AIP Kitchen Tour – February 2017

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Kitchen Tour

AIP Kitchen Tour is a monthly feature in which we profile a member of the AIP community and their kitchen setup in hopes that it will further inspire us to get our kitchens organized and set up for success! We’ve interviewed folks who are making the AIP lifestyle a reality in everything from college dorms and small city apartments, to large households with non-AIP family members, and everything in between. Through these interviews, we hope to share how they make it happen across a variety of budgets and living situations, and give the community a wealth of inspiration. Read more Kitchen Tours here!

Name: Mitch Hankins

Location: Kansas City, MO

AI Disease: I have several AI conditions, including Hashimoto’s, RA, Celiac, and fibromyalgia.

How long have you been eating AIP? 2.5 years

How has the AIP changed your life?
More like how has AIP NOT changed my life! Before I started this diet, I was in very bad shape, struggling to get through each day and at risk of needing to leave my full-time job for the second time in three years due to my inability to feel well while working, and just keep up with my general responsibilities as a human. As soon as I started AIP, about 80% of my symptoms disappeared and I reclaimed a tremendous amount of my health. I’ve since had to make many adjustments to my mindset and lifestyle outside of just diet, but the autoimmune protocol and then later the entire philosophy behind AIP, has truly shaped my life for the better.

Have you successfully reintroduced any foods?
Chocolate, mustard, black tea, and a very limited amount of raw nuts and raw almond butter/milk.

Size of your kitchen: Approximately 6.5 feet wide by 13.5 feet long (so, about 88 square feet). Gotta love inner-city condo kitchens!

Favorite thing about your kitchen: We love the open pantry and surprisingly, there’s a ton of storage in this little guy!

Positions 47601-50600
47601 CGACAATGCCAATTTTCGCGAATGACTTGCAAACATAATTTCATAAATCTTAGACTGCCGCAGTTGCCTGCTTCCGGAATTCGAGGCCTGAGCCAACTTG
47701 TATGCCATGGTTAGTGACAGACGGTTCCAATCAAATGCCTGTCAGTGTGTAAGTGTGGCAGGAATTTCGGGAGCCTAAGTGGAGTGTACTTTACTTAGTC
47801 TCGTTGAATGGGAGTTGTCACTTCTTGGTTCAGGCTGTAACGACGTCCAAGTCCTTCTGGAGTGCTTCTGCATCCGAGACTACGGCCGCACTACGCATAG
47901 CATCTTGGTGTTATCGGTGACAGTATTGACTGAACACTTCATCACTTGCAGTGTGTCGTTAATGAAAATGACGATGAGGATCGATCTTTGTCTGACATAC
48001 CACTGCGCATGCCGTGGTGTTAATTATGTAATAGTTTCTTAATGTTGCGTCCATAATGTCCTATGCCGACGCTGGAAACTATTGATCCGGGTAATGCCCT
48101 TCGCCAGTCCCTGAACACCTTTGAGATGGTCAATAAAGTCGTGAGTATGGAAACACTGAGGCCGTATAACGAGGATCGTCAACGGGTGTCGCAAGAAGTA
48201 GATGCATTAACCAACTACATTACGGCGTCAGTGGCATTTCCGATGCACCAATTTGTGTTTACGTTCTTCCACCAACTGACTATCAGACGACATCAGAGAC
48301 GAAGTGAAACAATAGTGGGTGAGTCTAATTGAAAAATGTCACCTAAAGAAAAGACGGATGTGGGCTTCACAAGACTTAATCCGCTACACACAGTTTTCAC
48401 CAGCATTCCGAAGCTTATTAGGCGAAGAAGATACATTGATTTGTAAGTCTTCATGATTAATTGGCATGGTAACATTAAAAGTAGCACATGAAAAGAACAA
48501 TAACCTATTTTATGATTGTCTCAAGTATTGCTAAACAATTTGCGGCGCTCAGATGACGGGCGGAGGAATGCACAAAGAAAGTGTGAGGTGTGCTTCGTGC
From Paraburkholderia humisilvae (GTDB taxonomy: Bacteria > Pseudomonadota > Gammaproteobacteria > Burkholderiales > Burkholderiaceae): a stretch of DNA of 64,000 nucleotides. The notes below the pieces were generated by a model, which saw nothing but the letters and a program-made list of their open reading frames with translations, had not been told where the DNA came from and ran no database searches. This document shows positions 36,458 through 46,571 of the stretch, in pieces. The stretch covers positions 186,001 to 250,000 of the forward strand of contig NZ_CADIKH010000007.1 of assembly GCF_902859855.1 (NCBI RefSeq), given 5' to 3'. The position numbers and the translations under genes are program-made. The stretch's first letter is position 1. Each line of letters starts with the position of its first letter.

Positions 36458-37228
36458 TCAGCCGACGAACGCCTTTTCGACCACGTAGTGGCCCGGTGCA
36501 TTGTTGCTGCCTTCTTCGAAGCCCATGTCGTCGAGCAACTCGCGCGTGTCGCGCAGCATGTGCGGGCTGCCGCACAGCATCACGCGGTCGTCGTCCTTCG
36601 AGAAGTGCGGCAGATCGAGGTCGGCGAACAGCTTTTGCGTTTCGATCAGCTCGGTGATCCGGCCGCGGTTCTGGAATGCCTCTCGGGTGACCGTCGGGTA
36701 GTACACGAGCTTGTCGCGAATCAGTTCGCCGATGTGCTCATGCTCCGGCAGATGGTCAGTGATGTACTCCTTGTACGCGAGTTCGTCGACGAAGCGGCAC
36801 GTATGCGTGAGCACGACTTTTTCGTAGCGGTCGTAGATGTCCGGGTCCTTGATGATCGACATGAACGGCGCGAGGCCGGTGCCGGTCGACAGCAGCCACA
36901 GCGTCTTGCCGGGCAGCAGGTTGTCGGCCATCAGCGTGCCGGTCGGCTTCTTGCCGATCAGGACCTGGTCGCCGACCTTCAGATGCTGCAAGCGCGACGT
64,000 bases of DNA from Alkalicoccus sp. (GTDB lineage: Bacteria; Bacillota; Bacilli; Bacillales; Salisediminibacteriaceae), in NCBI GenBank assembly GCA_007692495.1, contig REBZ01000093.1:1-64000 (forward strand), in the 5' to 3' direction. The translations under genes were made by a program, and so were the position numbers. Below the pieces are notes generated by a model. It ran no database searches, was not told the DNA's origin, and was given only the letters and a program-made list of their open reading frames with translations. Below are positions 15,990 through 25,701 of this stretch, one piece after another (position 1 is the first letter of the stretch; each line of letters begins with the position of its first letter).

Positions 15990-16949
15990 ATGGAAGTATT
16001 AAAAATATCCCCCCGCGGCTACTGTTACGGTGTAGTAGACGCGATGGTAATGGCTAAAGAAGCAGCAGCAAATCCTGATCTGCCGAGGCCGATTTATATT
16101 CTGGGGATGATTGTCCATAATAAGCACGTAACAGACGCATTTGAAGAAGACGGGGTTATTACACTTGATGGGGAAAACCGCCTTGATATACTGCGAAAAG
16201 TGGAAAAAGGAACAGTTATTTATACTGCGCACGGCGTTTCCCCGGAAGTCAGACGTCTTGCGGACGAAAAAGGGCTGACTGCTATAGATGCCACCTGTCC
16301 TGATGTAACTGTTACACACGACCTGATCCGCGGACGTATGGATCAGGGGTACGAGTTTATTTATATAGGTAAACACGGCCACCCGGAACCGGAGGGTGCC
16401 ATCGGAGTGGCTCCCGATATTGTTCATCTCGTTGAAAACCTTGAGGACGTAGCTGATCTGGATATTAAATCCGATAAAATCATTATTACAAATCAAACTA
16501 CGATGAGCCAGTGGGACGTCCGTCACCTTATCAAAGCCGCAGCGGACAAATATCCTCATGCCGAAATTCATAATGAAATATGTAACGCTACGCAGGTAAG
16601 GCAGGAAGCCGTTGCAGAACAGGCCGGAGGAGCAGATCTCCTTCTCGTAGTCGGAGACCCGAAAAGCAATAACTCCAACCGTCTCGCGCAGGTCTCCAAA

Least favorite thing about your kitchen:
Despite it having great storage, it is overall pretty small, and there’s limited counter space. I could definitely get used to having a nice big center island for doing all my meal prep, or — my ultimate fantasy — having two ovens!

Are there any cheap gadgets or little tools that you have found make AIP easier?
I LOVE my Ninja Express Chop — it’s so simple and cheap (about $20 on Amazon); I’m not sure I could survive without that thing. Also, Pyrex glass tupperware is great, and we have this refrigerator “soda” can rack that we use to proudly display our La Croix, which is really nifty and we actually get a ton of compliments on that.

What is the biggest thing that changed in your kitchen setup when you adopted the AIP?
Honestly, I’ve always been a huge cook (my dad is a chef, so it’s kinda just a part of my life) so I already had a lot of different appliances, kitchen gadgets, pots and pans, cooking utensils, etc. I think the biggest change was just the amount of tupperware I owned, and I also bought a really nice lunch box!

If someone was just starting to invest in some useful but more expensive kitchen tools, which one would you tell them to buy first?
Instant Pot for sure. But that can be quite pricey, so at a smaller but similar scale, I’d say it’s a toss-up between a crockpot and a food processor; both are necessities in my kitchen.

Are there any tricks you have learned to make AIP work in your space?
Yes, since we have a smaller kitchen, we pay extra special attention to the cooking methods that we’re using for our meal prep each week. For instance, we don’t pick five stovetop recipes because that would just be a mess and we’d have a queue of food just waiting for a burner to open up. So, we make sure to choose different types of recipes — for instance, maybe two stovetop, two oven, an Instant Pot, and a crockpot. That way, we can be working on multiple dishes at once and that saves a lot of time and kitchen space.

How do you deal with food for family members that are not AIP?
My fiance and I both follow AIP and we don’t have children, so honestly we don’t struggle too much with this. If we’re having guests over though, we just make food so good they can’t help but love it. 😉